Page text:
## 
## Residual standard error: 1.013 on 387 degrees of freedom
## Multiple R-squared:  0.8751, Adjusted R-squared:  0.8712 
## F-statistic:   226 on 12 and 387 DF,  p-value: < 2.2e-16

The new contribution is at the bottom of the coefficient table and is the “Income:Population” coefficient. What this means is “the increase of Sales given a one unit increase in Income and Population simultaneously” In other words the “Income:Population” coefficient looks at their combined simultaneous effect on Sales rather than just their independent effect on Sales.

This makes practical sense as well. The larger the population the more available income and vice versa. However, for our current model, the improvement in the r-squared is relatively small. The actual effect is a small increase in sales. Below is a graph of income and population by sales. Notice how the lines cross. This is a visual of what an interaction looks like. The lines are not parallel by any means.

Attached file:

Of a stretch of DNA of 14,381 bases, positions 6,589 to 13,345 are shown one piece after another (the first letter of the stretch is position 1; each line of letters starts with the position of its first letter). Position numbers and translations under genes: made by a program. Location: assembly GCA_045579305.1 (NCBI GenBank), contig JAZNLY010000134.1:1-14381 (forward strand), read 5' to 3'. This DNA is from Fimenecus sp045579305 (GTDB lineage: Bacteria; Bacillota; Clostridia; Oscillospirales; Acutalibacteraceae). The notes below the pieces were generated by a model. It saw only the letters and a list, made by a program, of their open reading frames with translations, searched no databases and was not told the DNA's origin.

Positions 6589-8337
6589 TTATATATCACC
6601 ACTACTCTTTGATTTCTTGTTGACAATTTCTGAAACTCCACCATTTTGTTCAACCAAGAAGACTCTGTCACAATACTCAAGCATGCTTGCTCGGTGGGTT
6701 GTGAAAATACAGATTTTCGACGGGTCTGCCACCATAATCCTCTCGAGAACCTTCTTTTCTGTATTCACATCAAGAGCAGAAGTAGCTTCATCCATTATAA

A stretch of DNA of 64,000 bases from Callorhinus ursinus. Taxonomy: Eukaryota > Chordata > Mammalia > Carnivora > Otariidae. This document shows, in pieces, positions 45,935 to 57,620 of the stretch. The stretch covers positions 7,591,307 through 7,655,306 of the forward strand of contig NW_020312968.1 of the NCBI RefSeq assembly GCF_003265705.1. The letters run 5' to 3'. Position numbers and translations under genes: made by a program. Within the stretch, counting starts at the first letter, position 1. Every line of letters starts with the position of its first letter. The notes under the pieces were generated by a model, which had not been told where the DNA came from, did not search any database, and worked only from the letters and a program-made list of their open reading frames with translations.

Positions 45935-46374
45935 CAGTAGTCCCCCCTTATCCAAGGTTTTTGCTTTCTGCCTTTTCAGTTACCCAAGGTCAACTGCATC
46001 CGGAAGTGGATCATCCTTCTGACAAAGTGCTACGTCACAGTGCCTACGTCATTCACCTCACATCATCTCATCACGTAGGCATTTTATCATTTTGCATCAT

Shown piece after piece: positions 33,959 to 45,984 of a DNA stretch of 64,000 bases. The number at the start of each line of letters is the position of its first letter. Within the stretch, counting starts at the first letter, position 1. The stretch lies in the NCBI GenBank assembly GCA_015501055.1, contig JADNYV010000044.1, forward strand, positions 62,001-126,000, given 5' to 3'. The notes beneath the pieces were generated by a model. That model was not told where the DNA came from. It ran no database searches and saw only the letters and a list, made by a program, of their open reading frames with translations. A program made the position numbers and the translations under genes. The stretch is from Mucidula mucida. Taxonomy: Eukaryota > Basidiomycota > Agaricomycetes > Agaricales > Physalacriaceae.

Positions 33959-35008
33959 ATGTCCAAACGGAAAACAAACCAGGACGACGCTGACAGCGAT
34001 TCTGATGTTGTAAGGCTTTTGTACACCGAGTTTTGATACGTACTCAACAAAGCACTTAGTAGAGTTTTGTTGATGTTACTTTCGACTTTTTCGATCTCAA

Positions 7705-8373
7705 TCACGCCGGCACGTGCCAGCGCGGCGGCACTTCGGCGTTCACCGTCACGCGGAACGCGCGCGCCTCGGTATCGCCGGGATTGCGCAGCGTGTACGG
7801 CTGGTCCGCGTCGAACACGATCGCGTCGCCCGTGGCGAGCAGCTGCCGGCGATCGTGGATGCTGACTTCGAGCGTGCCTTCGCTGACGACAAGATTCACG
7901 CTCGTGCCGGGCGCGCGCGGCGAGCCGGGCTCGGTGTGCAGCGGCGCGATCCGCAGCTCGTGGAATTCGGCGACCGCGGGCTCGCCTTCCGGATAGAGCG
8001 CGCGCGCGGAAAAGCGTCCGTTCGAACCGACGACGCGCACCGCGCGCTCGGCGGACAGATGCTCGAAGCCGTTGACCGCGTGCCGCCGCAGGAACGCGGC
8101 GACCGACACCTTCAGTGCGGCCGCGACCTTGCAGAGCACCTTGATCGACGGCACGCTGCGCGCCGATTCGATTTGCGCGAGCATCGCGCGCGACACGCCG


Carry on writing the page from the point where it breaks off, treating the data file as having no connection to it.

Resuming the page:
ggplot(data=Carseats, aes(x=Income, y=Sales, group=1)) +geom_smooth(method=lm,se=F)+ 
        geom_smooth(aes(Population,Sales), method=lm, se=F,color="black")+xlab("Income and Population")+labs(
                title="Income in Blue Population in Black")

We will now repeat this process but this time using a categorical variable and a continuous variable. We will look at the interaction between “US” location (categorical) and “Advertising” (continuous).

saleslm2<-lm(Sales~CompPrice+Income+Advertising+Population+Price+Age+Education+US+
                     Urban+ShelveLoc+US*Advertising, Carseats)
summary(saleslm2)
## 
## Call:
## lm(formula = Sales ~ CompPrice + Income + Advertising + Population + 
##     Price + Age + Education + US + Urban + ShelveLoc + US * Advertising, 
##     data = Carseats)
## 
## Residuals:
##     Min      1Q  Median      3Q     Max 
## -2.8531 -0.7140  0.0266  0.6735  3.3773 
## 
## Coefficients:
##                     Estimate Std. Error t value Pr(>|t|)    
## (Intercept)        5.6995305  0.6023074   9.463  < 2e-16 ***
## CompPrice          0.0926214  0.0041384  22.381  < 2e-16 ***